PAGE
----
But the silencing of his spoken word has not stopped Jeffs' campaign to cleanse the 100-year-old church in preparation for leading the chosen few through the final days. Unless he and the other imprisoned FLDS members are released, Jeffs has warned in a barrage of letters sent to numerous federal, state and local officials, the world will suffer a plague of earthquakes, tidal waves and huge fires. In late January, the FLDS took out quarter-page ads in a number of newspapers, including national publications like the New York Times and Washington Post, titled: "Revelation of the Lord Jesus Christ Given to President Warren S. Jeffs." It promised a "full humbling" for all people. To get a detailed picture of the revelations, readers were urged to fill out the ad's order form and send in $2 to $10, depending on the number of revelations requested.
Jeffs' primary message is that the end of the world is imminent, according to Sam Brower, a Cedar City, Utah, private investigator and author who is a longtime observer and expert on the FLDS church. "He is setting up for the end of the world," Brower says. "He has divided the community into two groups, the elites and the repentance group, and they are in a competition to be the most obedient." Followers have been instructed to prove their allegiance by contributing $5,000 each to the church and reaffirming their faith by way of loyalty oaths. Even FLDS children have been included in the edicts. After Jeffs ordered them to give up their bicycles and trampolines, a Salt Lake Tribune reporter observed hundred of children's bikes for sale along the side of the highway that cuts through the twin FLDS communities of Hildale, Utah, and Colorado City, Ariz., the area referred to by the FLDS as Short Creek. Brower says Jeffs had banned toys as "idolatrous" at the Texas ranch, but now has extended that ban to Short Creek. "He has removed any joy in the life of those people," Brower says. "He has taken away toys. There are no sports, no radio, no TV, no Internet. He has removed any diversions so they can focus on his revelations and the end of the world."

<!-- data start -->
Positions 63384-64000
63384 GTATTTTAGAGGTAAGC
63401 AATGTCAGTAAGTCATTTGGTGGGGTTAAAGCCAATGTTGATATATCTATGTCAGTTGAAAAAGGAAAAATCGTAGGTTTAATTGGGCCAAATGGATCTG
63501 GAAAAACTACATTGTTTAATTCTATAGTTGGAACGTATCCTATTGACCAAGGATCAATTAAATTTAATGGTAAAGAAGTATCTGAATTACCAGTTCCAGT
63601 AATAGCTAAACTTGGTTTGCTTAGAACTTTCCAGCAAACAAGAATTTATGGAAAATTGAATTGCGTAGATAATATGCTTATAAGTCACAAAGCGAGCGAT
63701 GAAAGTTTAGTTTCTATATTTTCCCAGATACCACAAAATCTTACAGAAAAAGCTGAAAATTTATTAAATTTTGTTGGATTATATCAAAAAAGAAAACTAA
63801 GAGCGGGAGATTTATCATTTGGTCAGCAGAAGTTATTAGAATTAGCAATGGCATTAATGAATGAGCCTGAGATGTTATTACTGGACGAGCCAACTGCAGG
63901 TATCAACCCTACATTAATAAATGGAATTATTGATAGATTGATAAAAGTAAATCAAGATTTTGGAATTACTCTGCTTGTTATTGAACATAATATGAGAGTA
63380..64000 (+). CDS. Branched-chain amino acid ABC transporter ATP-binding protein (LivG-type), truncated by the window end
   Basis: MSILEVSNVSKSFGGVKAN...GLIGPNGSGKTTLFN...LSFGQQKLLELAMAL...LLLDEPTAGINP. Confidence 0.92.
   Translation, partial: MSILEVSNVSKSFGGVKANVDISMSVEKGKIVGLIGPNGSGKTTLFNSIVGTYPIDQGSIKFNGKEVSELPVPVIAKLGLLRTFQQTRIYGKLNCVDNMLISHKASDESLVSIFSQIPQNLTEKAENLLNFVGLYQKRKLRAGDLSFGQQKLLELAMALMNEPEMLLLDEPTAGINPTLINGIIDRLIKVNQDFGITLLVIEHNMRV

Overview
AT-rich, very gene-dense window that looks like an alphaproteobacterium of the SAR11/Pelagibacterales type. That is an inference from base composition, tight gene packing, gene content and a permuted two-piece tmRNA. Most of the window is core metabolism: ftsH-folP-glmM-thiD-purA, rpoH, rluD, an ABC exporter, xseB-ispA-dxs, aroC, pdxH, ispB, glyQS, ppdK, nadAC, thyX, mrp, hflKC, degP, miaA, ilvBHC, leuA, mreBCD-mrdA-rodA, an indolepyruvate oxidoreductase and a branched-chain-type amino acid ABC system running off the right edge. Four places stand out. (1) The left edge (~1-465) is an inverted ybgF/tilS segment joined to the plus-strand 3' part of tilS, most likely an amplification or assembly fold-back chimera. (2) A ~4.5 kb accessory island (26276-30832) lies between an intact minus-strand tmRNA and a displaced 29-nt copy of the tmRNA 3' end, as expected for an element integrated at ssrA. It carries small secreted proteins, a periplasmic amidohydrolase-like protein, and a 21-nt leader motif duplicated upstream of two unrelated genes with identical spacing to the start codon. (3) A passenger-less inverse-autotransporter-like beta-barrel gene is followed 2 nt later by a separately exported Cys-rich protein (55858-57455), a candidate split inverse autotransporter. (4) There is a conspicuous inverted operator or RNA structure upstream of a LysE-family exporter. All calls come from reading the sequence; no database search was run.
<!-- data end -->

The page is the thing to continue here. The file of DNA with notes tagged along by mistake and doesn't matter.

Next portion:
"The reason he does it is because he can," Brower says. "He's a really sick human being." As he watched the FLDS self-proclaimed prophet during the trial, Brower says he realized Jeffs had reached a critical point in his reign of madness. "He wasn't interested in getting out. He didn't put up a fight because that would have exposed him ... Now, he's this kind of god-man who is being a martyr in a jail cell in Texas." At Jeffs' direction, members of the repentance group who have deemed less worthy are meeting at old shuttered schoolhouses in Short Creek, Brower says, where they listen to Jeffs' teachings and heed his admonitions. Many have been forbidden sexual contact with their wives and some have been separated from their families, Brower says, and are being told sex is a "priesthood ordinance," something that will be monitored and controlled by Jeffs through his lieutenants. "He has created more sadness and broken up more families now he is behind bars," Brower says.